} else {
echo "I see no ",$1," here";
}
"staff of polymorph".charges = "staff of polymorph".charges - 1;
if( "staff of polymorph".charges <= 0) {
echo "the staff crumbles to dust";
delete("staff of polymorph");
}
}

The biggest problems I saw was I watched activity in tiny*. Most
of it is social - most objects 'mere' props. Fancy things would be nice,
but the system I was writing would do symbol table scans constantly. No
a pretty picture. The big advantage, I suppose, would be that once an
engine like mine was working, you could pare it or add to it depending on
the type of use it got. If 90% of the use was social, then you drop all
the fancy commands and magic spells out of the system table, limit the
number of objects that can fit in a room (by writing the limit into the
system 'drop' function) and presto! away you go.

I got a ways through the interpreter, and did the symbol table
code, then realized that I'd have some problems with the performance in
large rooms, and stopped to think of a good way of caching objects. By
the time I was ready to make a complete fresh start, Real Work intervened.

mjr/Jerry_Cornelius
--
The second law of thermodynamics implies that the expression
"good news" is an oxymoron.

Howard S. Nichols Jr.

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Feb 6, 1990, 10:26:00 PM2/6/90
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Demon-Spawn. The Administrator of TinyMich.

What harm could a rec.games.mud cause?

Well just judge for yourself.

rec.arts.books! 0
rec.arts.comics! 0
rec.arts.drwho! 0
rec.arts.movies! 0
rec.arts.movies.reviews! 0
rec.arts.poems! 0
rec.arts.sf-lovers! 0
rec.arts.startrek! 0
rec.arts.tv! 0
xrec.arts.tv.soaps! 0
xrec.arts.wobegon! 0
rec.audio! 0
rec.autos! 0
rec.autos.tech! 0
rec.aviation! 0
rec.bicycles! 0
xrec.birds! 0
rec.boats! 0
rec.food.cooking! 0
rec.food.drink! 0
rec.food.recipes! 0
rec.food.veg! 0
rec.games.board! 0
rec.games.bridge! 0
rec.games.chess! 0
rec.games.empire! 0
rec.games.frp! 0
rec.games.go! 0
rec.games.hack: 1-5205
rec.games.misc: 1-7211
rec.games.pbm! 0
rec.games.rogue! 0
rec.games.trivia! 0
rec.games.video: 1-5015
xrec.gardens! 0
rec.guns! 0
rec.ham-radio! 0
rec.ham-radio.packet! 0
rec.humor! 0
rec.humor.d! 0
rec.mag! 0
rec.mag.otherrealms! 0
rec.misc! 0
rec.motorcycles! 0
xrec.music.classical! 0
xrec.music.folk! 0
xrec.music.gaffa! 0
xrec.music.gdead! 0
xrec.music.makers! 0
xrec.music.misc! 0
xrec.music.synth! 0
xrec.nude! 0
xrec.pets! 0
rec.photo! 0
xrec.puzzles! 0
?rec.railroad! 0
rec.scuba! 0
rec.skiing! 0
rec.skydiving! 0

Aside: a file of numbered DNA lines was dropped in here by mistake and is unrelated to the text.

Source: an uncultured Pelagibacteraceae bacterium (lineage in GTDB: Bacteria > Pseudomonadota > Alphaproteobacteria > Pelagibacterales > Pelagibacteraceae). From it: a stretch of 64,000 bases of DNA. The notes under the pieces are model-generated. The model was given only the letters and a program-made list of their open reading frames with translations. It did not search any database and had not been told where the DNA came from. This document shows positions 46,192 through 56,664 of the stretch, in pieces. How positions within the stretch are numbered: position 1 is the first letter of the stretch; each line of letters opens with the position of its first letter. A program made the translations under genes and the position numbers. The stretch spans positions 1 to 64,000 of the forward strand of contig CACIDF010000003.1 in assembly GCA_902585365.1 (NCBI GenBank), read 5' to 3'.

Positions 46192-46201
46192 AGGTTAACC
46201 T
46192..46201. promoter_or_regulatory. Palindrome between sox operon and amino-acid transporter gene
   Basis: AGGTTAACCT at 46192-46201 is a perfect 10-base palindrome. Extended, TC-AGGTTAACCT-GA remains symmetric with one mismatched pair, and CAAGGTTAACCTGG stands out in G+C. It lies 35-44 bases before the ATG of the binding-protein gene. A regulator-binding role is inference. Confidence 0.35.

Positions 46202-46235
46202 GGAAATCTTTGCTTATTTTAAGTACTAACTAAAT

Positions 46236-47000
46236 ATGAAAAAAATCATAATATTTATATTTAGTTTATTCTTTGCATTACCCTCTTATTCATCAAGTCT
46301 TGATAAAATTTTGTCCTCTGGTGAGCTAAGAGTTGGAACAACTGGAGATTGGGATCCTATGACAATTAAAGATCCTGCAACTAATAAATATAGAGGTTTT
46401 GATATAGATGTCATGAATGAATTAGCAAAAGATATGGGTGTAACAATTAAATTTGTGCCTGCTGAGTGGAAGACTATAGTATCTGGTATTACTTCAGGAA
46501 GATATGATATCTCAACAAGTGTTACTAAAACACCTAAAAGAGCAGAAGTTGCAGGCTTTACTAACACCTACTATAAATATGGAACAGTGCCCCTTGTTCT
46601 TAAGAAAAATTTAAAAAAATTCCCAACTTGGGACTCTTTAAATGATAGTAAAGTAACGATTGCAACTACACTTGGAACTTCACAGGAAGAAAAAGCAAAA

rec.sport.baseball! 0
rec.sport.basketball! 0
rec.sport.football! 0
rec.sport.hockey! 0
rec.sport.misc! 0
rec.travel! 0
rec.video! 0
rec.woodworking! 0
Xrec.equestrian! 0
rec.games.programmer: 1-1573
rec.games.vectrex! 0
rec.mag.fsfnet! 0
rec.arts.int-fiction! 0
rec.music.beatles! 0
rec.humor.funny! 0
rec.humor.spc! 0
rec.arts.anime! 0
rec.music.bluenote! 0
rec.games.moria! 1-3435
rec.autos.sport! 0
rec.folk-dancing! 0
rec.music.cd! 0
xrec.backcountry!
xrec.music.dementia!
rec.ham-radio.swap! 1-22
rec.arts.misc!
rec.models.rc!
rec.games.rpg! 1-27
rec.music.newage!
rec.arts.tv.uk!
rec.gambling!
rec.sport:
rec.food: 1-2
xrec.music.dylan!
rec.org.sca!
rec.radio.shortware!
rec.radio.shortwave!
rec.models.rockets!
bit.listserv.cumrec-l!
rec.sport.soccer!
rec.aquaria!
rec.sport.pro-wrestling: 1-421
rec.audio.high-end!
rec.arts.startrek.info!

Stephen White

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Feb 7, 1990, 4:03:41 PM2/7/90
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In article <22...@mimsy.umd.edu> m...@atreus.umiacs.umd.edu (Marcus J. Ranum) writes:
} ---I dropped news.groups out of the distribution. let's not piss *EVERYONE*
} off!!---

Sorry, my mistake.

} I hadn't figured out a good way of preventing a creep from making a
} loop, though. (other than to toad them ;-)

[ie., one "TinyMUD II" program referencing another which references the
first one, etc.]

TinyMUCK looks for loops at link-time. That is, as soon as you give
a list of destination (objects, rooms, links, etc.), it recursively
descends the link tree for each new destination, looking for the new
link. If a loop is discovered, the link destination is ignored.

Presumably this could be extended to "TinyMUD II", so that any new
program would check to see that any programs _it_ calls do not
reference the source program.

} The biggest problems I saw was I watched activity in tiny*. Most
} of it is social - most objects 'mere' props. Fancy things would be nice,

} but the system I was writing would do symbol table scans constantly. Not


} a pretty picture. The big advantage, I suppose, would be that once an